November 3, 2015 Reading Time: 3 minutes

The Pew Research Center recently released a report on self-employment in the United States, which appears to contradict the storyline about the rise of the “gig economy.”

It showed that 10 percent of the civilian labor force is self-employed, which is actually a slight decline from recent years and below the levels of 1990.

Many people, including writers at the Wall Street Journal and The Economist, tie the question of self-employment rates to the questions about “gig economy” and its poster child company, Uber. If the sharing economy is on the rise, why isn’t this reflected in self-employment statistics? Shouldn’t Uber and other such companies, whose primary workforce are currently classified as independent contractors, be driving up self-employment?

This is a deceptively simple question with two potential types of explanations. The more obvious one is that the amount of popular discussion of Uber and similar companies, from mass media outlets to presidential candidates to AIER’s own economists, is disproportionate to its true size. At the end of last year, Uber had about 160,000 drivers, which is a large number but represents only one-tenth of a percent of the U.S. civilian labor force. Still, that is measuring only one company, and even if its relatively modest size cautions us against expecting big increases in self-employment, we may still be surprised the trend is down. Another potential explanation, which may not be as exciting, is to think carefully about what type of data we are using and whether it is answering the question we want to study.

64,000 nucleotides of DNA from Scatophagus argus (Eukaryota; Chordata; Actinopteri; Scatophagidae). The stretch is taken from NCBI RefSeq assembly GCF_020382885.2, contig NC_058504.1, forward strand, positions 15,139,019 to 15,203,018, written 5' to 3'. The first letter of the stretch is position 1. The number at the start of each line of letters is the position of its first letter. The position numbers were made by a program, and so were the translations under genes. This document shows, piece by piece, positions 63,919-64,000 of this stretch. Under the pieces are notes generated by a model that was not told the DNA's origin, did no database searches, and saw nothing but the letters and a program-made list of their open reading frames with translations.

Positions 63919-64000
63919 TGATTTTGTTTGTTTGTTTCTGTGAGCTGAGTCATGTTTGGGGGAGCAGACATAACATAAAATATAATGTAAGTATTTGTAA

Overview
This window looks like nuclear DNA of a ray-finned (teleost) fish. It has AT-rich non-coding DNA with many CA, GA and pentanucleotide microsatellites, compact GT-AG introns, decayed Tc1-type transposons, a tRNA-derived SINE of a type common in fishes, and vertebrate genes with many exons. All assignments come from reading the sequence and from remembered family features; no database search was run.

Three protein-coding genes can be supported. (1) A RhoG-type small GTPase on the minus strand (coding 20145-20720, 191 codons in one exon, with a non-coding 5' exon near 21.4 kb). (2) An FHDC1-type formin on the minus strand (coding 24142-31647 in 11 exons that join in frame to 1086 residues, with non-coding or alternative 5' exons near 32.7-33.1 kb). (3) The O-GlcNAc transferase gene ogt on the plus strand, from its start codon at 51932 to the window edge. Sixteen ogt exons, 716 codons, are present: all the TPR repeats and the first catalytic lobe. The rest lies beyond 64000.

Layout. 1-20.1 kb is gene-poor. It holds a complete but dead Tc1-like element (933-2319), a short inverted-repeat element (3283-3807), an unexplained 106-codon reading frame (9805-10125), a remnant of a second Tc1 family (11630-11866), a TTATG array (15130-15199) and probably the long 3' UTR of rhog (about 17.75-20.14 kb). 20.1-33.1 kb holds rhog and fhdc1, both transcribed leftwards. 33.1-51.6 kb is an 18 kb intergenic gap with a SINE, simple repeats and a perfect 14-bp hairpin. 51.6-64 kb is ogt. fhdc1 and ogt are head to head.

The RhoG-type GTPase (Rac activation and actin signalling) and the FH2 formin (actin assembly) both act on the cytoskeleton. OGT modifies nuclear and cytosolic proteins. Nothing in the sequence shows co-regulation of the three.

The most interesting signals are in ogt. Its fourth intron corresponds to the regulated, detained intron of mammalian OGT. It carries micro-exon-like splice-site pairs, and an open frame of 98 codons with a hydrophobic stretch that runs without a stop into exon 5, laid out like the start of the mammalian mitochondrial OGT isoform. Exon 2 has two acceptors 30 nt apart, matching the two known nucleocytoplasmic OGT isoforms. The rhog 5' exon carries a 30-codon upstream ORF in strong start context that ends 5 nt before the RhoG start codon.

The data in the Pew report came from the Current Population Survey, which is conducted by the Census Bureau for the Bureau of Labor Statistics. The survey is an immensely valuable resource for economists and other social scientists, but it is designed to answer a wide range of broad questions about American households. The self-employment statistics come from a direct question about whether the surveyed individual works for a private company, the government, or is self-employed.

It is possible this misses some of the people we are concerned about for one of two reasons. First, a worker is classified by the job he or she works the most hours. A person who is employed part time and works a few hours in the gig economy will not be counted. This rule has been constant over time, but it is possible that Uber, Airbnb and others have made it easier to be self-employed as a supplement to a worker’s main job.

It also may be that some respondents who are legally self-employed erroneously consider themselves to work for Uber, and fill in the survey accordingly. It is a pretty safe bet that these factors aren’t large enough to completely reverse the trend, but they might warn us against making too much of the measured decline.

This question is a good illustration of the strengths and weaknesses of large-scale survey data like from the survey. We can use it to get a bird’s eye view of important features of the labor market such as self-employment,  and assess our perceptions of what is going on. But we cannot use it to answer precise questions about changes in the economy, especially in situations where we know the changes in how people live and work may outpace the changes in the questions.

Click here to sign up for the Daily Economy weekly digest!

Patrick Coate, PhD

Get notified of new articles from Patrick Coate, PhD and AIER.